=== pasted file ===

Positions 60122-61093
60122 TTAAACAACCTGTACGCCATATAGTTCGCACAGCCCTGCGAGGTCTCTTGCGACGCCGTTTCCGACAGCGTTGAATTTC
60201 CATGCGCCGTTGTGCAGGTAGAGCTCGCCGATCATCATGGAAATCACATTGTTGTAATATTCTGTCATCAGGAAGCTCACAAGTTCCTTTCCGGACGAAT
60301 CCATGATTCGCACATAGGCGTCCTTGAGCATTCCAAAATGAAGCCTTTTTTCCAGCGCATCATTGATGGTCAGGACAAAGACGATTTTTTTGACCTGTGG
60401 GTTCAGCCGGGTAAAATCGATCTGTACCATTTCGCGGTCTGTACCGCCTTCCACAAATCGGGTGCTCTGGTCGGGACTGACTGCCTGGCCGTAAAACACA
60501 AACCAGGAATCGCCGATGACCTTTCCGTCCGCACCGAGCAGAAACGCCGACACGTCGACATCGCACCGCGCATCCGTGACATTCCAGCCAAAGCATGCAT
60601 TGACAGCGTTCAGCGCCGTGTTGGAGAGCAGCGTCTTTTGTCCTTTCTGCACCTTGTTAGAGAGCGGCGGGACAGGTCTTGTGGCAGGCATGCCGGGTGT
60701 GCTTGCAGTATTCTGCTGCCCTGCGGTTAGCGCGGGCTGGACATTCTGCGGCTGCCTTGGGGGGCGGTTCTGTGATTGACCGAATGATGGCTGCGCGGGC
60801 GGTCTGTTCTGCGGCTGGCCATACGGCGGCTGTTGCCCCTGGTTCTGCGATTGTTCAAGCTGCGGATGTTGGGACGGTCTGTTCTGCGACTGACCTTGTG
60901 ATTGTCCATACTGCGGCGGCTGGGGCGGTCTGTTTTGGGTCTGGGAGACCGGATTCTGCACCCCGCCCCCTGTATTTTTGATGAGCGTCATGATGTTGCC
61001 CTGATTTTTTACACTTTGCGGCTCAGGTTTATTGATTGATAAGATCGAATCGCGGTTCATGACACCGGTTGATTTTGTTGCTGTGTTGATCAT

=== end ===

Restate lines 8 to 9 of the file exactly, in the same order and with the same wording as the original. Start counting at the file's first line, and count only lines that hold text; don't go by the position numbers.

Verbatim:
60701 GCTTGCAGTATTCTGCTGCCCTGCGGTTAGCGCGGGCTGGACATTCTGCGGCTGCCTTGGGGGGCGGTTCTGTGATTGACCGAATGATGGCTGCGCGGGC
60801 GGTCTGTTCTGCGGCTGGCCATACGGCGGCTGTTGCCCCTGGTTCTGCGATTGTTCAAGCTGCGGATGTTGGGACGGTCTGTTCTGCGACTGACCTTGTG